To borrow from the Nobel Prize winning songwriter, the (security) times, they are a-changin’. When the commercial Internet was young – say in 1995 – IT structure was relatively simple. It consisted of just three layers: server, network and client. Each had its own security component.
Ah, the good old days. Growing complexity is one of today’s IT’s biggest security challenges. The more complex the system, the greater the attack surface (in general). It is much easier now to hide multi-pronged canattacks in different layers and parts of the IT infrastructure.
Digital systems are dynamic. In today’s “-aaS” environments, it can be tough to track security events through these dynamic environments. Before, if someone was installing a new server in your computer room, others would notice this physical event. They would ask the installer’s identity, authorization and purpose of their activities. Who are you and what are you doing here? What’s this new machine’s purpose?
Not any longer. Today’s world has thousands of virtual machines. They move constantly between cloud datacenters, appearing and disappearing on demand. It is almost impossible to notice one extra virtual machine that doesn’t belong, and may exist only for a few minutes at a time.
Some digital systems provide too much visibility. These make it hard to spot the needle in the haystack and separate truly threatening incidents from merely unusual events, in logs of thousands or millions of transactions.
New Threats, New Adversaries
In this post desktop era, employees use their own laptops, smartphones and tablets. Everything from a doorbell to a camera to an automobile has an embedded system. As a result, even formerly mundane objects, such as lightbulbs and thermostats, can be exploited. This greatly expands the attack surface. Cybersecurity professionals have their hands full patching and plugging holes across a huge variety of devices and systems, and checking to make sure each type of device (many low-powered) is up-to-date (fully patched), not being compromised, or leveraged as a pivot-point in an attack.
Hyper-connectivity is another big security issue. Everything today seems to have an always-on connection to high-speed networks. Every device has an intelligent system embedded in it. These systems often use dynamic, on-demand services across ever-changing topologies. The security risks associated with always connected people, machines and devices can be a huge headache.
Automation may be more efficient, but it adds to security risks. Automatic controls now have the same permission levels as a system administrator. The integrity of those controls is vital.
Then there are the external factors like the bad actors. Organizations no longer face lone attackers working from one location. Many of today’s cyber thieves are loosely organized and dispersed individuals forming ad-hoc associations. These groups work together for a short time to exploit security holes and monetize the information assets that they compromise.
There are also professional cybercriminals. These specialists for hire may be working for organized crime syndicates, or be sponsored by nation-states. They can be hired over the Dark Web, and paid in hard-to-trace digital currencies, changing the economics of cybercrime. There has been steep rise in the volume of information and technology assets sold on the global underworld market.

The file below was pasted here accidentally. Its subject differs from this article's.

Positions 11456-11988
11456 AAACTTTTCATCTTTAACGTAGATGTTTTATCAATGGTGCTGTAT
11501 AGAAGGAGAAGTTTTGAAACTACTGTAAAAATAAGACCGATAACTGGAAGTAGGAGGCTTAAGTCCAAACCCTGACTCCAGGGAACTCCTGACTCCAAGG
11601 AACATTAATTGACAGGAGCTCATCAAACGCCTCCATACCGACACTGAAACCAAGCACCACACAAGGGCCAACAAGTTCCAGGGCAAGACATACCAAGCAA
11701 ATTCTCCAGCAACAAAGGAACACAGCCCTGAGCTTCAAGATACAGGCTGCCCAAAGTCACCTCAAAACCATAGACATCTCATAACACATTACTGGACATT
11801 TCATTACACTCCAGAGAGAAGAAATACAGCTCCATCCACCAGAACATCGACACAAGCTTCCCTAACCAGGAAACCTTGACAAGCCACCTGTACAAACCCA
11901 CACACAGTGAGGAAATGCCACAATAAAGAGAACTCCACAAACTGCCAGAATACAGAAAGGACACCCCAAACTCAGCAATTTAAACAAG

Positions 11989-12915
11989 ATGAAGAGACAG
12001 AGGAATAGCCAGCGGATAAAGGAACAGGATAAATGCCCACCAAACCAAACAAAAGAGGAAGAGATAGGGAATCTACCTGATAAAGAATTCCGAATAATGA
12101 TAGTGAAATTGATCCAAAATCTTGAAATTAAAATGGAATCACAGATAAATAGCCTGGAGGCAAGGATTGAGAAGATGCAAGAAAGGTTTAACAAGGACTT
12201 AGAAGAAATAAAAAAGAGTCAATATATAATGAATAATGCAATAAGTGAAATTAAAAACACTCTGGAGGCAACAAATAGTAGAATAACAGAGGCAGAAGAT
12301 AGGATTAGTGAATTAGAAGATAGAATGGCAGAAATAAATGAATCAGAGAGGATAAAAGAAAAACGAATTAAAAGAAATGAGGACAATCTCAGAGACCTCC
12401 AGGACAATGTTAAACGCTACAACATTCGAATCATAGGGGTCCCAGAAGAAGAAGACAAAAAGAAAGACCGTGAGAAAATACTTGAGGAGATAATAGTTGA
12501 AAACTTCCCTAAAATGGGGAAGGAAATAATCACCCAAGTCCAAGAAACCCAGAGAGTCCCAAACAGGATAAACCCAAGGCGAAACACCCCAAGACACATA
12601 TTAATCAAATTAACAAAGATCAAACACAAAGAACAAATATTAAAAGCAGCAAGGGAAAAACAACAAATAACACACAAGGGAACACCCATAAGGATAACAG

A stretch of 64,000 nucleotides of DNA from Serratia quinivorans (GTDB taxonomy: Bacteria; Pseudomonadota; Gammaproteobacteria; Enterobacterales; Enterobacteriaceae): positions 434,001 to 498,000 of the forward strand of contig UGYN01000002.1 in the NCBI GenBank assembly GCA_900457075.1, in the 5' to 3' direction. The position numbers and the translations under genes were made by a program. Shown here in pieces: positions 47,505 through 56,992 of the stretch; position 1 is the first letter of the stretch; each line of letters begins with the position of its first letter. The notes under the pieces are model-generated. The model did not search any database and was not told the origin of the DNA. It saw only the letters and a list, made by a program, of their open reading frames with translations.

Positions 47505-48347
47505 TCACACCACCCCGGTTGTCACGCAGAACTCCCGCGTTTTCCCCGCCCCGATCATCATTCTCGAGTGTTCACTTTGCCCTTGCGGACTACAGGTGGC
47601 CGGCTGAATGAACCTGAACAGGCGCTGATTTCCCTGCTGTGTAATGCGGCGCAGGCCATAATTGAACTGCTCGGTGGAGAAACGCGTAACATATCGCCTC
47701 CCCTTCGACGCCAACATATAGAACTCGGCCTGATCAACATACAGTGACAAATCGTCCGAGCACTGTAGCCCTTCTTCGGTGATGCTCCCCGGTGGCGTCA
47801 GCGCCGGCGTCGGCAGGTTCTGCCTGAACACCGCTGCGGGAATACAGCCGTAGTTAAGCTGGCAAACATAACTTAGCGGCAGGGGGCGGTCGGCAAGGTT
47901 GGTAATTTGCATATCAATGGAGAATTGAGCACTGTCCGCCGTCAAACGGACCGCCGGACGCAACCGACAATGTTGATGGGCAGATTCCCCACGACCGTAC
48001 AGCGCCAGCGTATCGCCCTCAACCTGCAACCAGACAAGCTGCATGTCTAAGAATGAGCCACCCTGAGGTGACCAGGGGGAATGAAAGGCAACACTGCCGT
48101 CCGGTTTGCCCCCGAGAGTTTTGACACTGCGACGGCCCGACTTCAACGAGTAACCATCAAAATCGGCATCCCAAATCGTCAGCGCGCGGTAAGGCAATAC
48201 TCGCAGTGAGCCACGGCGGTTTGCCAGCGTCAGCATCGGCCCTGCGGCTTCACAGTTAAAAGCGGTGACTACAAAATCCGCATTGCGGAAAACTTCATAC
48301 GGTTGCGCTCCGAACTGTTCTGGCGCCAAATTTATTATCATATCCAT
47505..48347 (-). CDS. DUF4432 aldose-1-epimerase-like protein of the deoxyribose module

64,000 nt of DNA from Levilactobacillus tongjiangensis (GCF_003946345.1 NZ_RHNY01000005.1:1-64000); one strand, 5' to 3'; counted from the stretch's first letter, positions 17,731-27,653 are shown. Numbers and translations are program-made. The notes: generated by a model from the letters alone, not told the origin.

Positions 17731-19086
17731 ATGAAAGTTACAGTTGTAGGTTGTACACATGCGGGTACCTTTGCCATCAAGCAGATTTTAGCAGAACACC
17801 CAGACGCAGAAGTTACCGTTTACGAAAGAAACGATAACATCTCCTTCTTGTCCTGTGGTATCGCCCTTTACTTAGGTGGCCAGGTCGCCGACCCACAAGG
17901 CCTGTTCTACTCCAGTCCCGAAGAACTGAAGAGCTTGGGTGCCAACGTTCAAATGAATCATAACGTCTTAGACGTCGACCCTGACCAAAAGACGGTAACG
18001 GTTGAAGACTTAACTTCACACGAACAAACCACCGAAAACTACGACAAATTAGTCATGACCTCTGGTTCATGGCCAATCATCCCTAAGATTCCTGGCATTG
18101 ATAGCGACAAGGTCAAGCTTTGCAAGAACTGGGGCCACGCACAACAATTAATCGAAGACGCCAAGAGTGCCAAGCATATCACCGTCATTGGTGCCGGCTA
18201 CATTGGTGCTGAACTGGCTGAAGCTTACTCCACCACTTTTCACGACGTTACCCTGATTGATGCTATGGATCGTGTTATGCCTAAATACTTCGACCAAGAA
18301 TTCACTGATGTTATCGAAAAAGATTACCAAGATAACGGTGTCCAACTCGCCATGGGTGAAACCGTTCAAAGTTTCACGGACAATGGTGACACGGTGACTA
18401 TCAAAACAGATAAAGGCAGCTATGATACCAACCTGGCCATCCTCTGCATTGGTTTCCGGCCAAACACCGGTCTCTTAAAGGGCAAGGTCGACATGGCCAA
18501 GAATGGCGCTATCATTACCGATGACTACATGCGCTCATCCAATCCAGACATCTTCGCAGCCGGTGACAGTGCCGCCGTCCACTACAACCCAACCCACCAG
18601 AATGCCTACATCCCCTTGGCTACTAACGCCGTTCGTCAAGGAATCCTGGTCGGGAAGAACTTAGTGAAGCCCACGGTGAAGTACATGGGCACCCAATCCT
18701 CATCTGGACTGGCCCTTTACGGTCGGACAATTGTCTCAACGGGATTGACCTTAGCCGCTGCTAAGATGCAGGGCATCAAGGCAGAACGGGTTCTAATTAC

In short, there is a nonstop, ever-escalating arms race between attackers and defenders. This has been ongoing over many years and does not look like it will end any time soon.
Evolving Models for Security Teams
Back in 2005, the U.S. Department of Defense (DoD) introduced Directive 8570 as an information security workforce organization model. It was an effort to keep up with changing security needs. It outlined 14 specific job roles under four categories. The categories include Management (Information Assurance Manager), Architect (Information Assurance Manager), Technician (Information Assurance Technician), and Operations (Computer Network Defense).
In 2015, the DoD introduced Directive 8140, beginning the multi-year move towards the new NICE cybersecurity workforce framework developed by the Department of Homeland Security (DHS) in conjunction with private sector, academia, and government. This more thorough workforce framework divides information security into seven activity categories and 31 specialty areas. The activity categories are: analyze, collect and operate, investigate, operate and maintain, oversight and development, protect and defend and securely provision.
The goal of the NICE cybersecurity workforce framework is to align all U.S. federal information security jobs with this new framework. Although the process of standardization has begun, it will be two to three years before many federal agencies are on board with an implementation plan. Thus 8570 is relevant for the time being.
This latest cybersecurity workforce framework will have a big impact on IT professionals looking for cybersecurity jobs, and on organizations putting together security teams. It comes along at the same time that enterprise information security shifted away from a focus on perimeter security, a major transition in strategy. It also eases the ability of workers to move between similar roles in different parts of the federal government, including among military, civilian and contractor positions. Using a standard team framework and teams built in similar structures will allow departments to work more smoothly together in joint exercises and learning projects.
The IT industry’s security focus formerly relied on perimeter security, layered security and defense-in-depth. These were regarded as best practices for information security preparations. A strong castle made the organization safe by keeping intruders and security risks outside, and away from the organization. That was the philosophy behind this approach.